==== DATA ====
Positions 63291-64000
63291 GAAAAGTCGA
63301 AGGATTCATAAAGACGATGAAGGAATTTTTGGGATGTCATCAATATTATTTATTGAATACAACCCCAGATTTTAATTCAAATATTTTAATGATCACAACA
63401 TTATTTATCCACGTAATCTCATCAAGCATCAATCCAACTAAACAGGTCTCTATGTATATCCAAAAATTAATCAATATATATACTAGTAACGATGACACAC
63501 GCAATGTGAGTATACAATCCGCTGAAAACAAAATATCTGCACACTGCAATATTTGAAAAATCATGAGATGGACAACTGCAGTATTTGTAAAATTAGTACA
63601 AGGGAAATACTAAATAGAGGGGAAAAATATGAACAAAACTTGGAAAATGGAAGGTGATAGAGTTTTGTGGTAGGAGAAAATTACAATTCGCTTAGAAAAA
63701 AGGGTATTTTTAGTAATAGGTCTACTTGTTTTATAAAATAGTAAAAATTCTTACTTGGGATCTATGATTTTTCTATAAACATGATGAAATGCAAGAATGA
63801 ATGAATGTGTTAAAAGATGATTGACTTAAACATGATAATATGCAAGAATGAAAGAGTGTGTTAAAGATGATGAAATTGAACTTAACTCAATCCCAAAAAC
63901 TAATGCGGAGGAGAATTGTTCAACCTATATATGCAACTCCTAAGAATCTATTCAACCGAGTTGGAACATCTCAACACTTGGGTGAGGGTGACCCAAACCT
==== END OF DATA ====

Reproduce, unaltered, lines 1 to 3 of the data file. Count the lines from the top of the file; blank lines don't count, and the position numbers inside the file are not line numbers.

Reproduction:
Positions 63291-64000
63291 GAAAAGTCGA
63301 AGGATTCATAAAGACGATGAAGGAATTTTTGGGATGTCATCAATATTATTTATTGAATACAACCCCAGATTTTAATTCAAATATTTTAATGATCACAACA